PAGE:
Class Action Against Xbox Controller Drift To Be Settled Out Of Court

Class Action Against Xbox Controller Drift To Be Settled Out Of Court
Image: Microsoft

In April 2020, law firm Chimicles Schwartz Kriner & Donaldson-Smith (CSK&D) filed a class action lawsuit against Microsoft alleging the company had knowingly sold faulty Xbox controllers susceptible to drift. The same firm recently filed cases against Nintendo and Sony for similar issues — but now the case against Xbox is being forced into arbitration.

What that means is the case will be resolved by a private third party, rather than in a court of law. Any decision made is still legally binding, but it does mean the case is unlikely to return to the court system in future.

Despite the move, CSK&D is committed to claiming damages for impacted users and had received a sufficient volume of controllers to push for compensation.

In the course of the suit, expert examination alleged Microsoft had been using a flawed design for the original Xbox One controllers that made the device prone to breaking. (As reported by The Loadout, these tests were conducted on a paid basis, although it’s unlikely this influenced the overall case.)

The issue identified was with the controller’s potentiometer, the mechanism that controls movement via the thumbstick. While the exact nature of the problem was not spelled out in the lawsuit, it’s likely the same wear-and-tear issue that impacts most modern gaming controllers.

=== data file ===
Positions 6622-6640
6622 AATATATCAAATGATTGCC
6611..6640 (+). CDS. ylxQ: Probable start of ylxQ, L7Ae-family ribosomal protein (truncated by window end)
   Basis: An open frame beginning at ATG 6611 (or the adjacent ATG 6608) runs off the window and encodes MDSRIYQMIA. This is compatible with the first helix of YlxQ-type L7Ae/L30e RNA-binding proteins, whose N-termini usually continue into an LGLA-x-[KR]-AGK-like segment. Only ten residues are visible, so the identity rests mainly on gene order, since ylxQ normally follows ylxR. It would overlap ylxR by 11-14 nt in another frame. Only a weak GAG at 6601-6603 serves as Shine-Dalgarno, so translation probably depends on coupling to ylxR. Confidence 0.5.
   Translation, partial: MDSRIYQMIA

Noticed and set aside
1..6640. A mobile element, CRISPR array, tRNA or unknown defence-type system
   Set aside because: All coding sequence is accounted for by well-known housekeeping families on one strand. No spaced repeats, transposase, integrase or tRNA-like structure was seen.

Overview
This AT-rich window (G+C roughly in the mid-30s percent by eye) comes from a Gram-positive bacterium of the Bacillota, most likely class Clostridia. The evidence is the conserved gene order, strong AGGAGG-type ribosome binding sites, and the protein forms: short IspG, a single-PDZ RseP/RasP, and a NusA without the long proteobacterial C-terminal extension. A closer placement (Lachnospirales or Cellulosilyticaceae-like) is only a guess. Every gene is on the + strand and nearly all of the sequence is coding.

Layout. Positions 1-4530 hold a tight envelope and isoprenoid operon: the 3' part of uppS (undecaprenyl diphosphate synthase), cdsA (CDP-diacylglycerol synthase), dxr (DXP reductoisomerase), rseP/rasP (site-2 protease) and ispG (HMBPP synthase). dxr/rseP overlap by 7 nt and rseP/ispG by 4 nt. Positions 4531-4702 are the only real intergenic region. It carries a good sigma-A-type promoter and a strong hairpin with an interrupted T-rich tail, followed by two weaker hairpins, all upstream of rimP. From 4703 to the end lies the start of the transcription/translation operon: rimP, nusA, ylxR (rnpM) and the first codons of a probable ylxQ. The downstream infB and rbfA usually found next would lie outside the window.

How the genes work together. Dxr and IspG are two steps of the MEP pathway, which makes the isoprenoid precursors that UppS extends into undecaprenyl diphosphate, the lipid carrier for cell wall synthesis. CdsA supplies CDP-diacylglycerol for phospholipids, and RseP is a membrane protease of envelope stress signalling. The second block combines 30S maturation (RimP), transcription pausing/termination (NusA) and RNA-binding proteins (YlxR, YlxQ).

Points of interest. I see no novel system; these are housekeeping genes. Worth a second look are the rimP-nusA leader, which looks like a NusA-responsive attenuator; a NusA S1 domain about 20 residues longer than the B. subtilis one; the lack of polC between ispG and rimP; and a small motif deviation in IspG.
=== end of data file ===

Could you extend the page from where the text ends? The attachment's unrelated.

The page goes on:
You can watch the video below from iFixit for a more detailed breakdown of why controller drift happens in the PS5’s DualSense, but the short version is that extensive use of a controller will eventually wear down the mechanics of the potentiometer inside the thumbsticks, reducing the accuracy of movement input.

Regardless of the examination’s findings, the lawsuit will not continue in court.

It’s likely we’ll hear more about CSK&D in the coming months as the lawsuit filed against Sony for similar issues is still pending an outcome — but until any formal announcement is made, we won’t know the outcome of the planned arbitration between the company and Microsoft.

Comments

    • At a guess: bigger deadzones on 8-bit resolution sticks (we’re on 10/12-bit now AFAIK) means the controllers weren’t quite as sensitive to tiny movements. Modern controllers are capable of recognising more minute inputs, and as a result they’re more prone to picking something like that up.

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